The spectacular ruined settlement of HASANKEYF, an hour’s dolmuş ride north of Midyat, is one of Turkey’s most evocative historic sites. Poised on the very lip of a sheer cliff, carved from the mountainside by the swift-flowing waters of the Tigris, stands a remarkable series of remains of Selçuk, Arabic and Kurdish origin. Below the ruins, the Tigris is spanned by the arches of a vintage 1950s concrete bridge, itself overlooking the mighty piers of its medieval precursor. It’s a photographer’s dream, especially at sunset and sunrise, while a meal at one of the many simple fish restaurants lining the bank beneath the cliff is unforgettable.

While many of the four-thousand-plus caves in the surrounding hills were inhabited in prehistoric times, the original settlement was founded by the Romans as an eastern bastion of the empire, and later became the Byzantine bishopric of Cephe. In 640 AD, the conquering Arabs changed the town’s name to Hisn Kayfa. During the twelfth century the Artukid Turcoman tribe decided to make Hasankeyf their capital, which it remained until the Mongols arrived in 1260. Hasankeyf then served as the stronghold of the Ayyubids, a clan of Kurdish chieftains supplanted by the Ottomans early in the fifteenth century.

The modern town of Hasankeyf is strung out either side of the road leading to the concrete bridge across the river. To reach the site, head to the southern end of the modern bridge, then turn left. The 1km road is lined by rows of souvenir stalls, selling everything from tasteful, locally woven goat-hair blankets to garish wall-hangings. Its initial section, fronting the river, holds simple restaurants – some with platforms out in the water at the foot of the cliff.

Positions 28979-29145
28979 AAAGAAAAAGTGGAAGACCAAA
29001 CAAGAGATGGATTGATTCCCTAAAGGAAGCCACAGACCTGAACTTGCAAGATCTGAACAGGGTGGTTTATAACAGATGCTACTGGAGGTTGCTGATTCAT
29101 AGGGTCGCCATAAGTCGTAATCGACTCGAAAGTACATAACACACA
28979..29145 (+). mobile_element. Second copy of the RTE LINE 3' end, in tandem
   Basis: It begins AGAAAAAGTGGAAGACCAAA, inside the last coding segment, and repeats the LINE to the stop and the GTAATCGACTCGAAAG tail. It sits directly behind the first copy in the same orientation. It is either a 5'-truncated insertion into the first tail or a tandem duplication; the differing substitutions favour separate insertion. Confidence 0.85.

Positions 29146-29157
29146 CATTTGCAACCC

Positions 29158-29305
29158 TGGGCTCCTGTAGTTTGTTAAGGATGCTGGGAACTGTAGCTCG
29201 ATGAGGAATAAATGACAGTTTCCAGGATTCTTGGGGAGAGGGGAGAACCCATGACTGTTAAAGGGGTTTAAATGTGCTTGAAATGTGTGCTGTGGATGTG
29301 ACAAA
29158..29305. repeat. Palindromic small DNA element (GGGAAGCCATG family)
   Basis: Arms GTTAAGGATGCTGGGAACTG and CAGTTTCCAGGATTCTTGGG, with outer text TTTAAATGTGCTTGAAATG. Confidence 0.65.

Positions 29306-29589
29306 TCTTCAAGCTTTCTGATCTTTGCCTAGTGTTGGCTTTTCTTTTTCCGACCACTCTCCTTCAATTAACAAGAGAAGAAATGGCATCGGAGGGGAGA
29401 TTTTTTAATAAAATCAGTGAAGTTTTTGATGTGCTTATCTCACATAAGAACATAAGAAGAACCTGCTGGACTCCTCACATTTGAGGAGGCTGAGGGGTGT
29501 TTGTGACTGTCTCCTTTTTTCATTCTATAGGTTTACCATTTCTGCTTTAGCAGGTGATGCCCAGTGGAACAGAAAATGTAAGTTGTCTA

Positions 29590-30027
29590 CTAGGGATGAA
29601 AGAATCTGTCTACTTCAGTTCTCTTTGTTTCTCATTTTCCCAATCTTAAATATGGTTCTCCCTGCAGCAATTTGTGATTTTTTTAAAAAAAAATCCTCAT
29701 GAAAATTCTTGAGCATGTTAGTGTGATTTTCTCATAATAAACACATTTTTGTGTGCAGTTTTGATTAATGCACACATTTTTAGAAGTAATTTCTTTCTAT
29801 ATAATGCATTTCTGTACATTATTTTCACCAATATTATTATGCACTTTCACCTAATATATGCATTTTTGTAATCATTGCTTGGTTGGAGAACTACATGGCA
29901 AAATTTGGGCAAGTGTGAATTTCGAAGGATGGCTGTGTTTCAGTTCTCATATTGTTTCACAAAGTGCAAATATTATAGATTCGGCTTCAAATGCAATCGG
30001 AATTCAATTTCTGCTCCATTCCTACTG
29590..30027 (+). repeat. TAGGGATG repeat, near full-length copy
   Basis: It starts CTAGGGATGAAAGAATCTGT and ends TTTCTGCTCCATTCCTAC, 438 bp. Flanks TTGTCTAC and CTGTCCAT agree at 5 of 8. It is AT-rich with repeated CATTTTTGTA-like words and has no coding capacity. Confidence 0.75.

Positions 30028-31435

The first sight of note is the El Rizk Camii, built under the Ayyubids in 1409 AD, which has a beautiful minaret decorated with kufic inscriptions and tear-drop patterns, and is topped by a stork’s nest. It also holds useful toilets.

The ticket booth, beyond the mosque, marks the start of the ascent to the cliff-top ruins. Climbing the time-polished stone pathway is demanding in the heat of the day. The path cuts back from the cliff edge and weaves up to the Ulu Camii, an evocatively ruined, partially restored Ayyubid mosque, built in 1305, which holds a long, narrow prayer hall, finely carved mihrab and truncated minaret. Scattered all around are the remains of abandoned houses, exposed cisterns (take care), and Muslim cemeteries and mausoleums. Below it, the twelfth-century building conjectured to be the palace of the Artukid kings is perched right on the cliff edge above the Tigris. At the time of writing, it was under excavation and off-limits.

Head back down the cobbled steps to the cliff top, now guarded by a rail, next to the so-called Kücük Sarayı or ‘‘Small Palace”, which is off-limits for safety reasons. The grill to the left guards the entrance to the stepped tunnel, which once gave secret access to the river below but has now been deemed unsafe. Look right to see the four massive pillars of the old Artukid bridge, once the largest in Anatolia. Its central span is thought to have been constructed from wood.

From the cliff top, you can also see the conspicuous fifteenth-century Zeyn El-Abdin Türbesi, a beautiful, onion-domed cylindrical building clad in glazed turquoise tiles and red brick, across the river to the left (northwest). To explore, head back down to the modern bridge, cross it and walk west for ten or fifteen minutes either along the main road or the river banks. Constructed in 1475, it was made for Zeynel Bey, the son of an Akkoyunlu sultan, Uzun (Tall) Hasan. Recent excavations around the tomb have revealed an extensive complex of buildings including a couple of medreses (theological schools).

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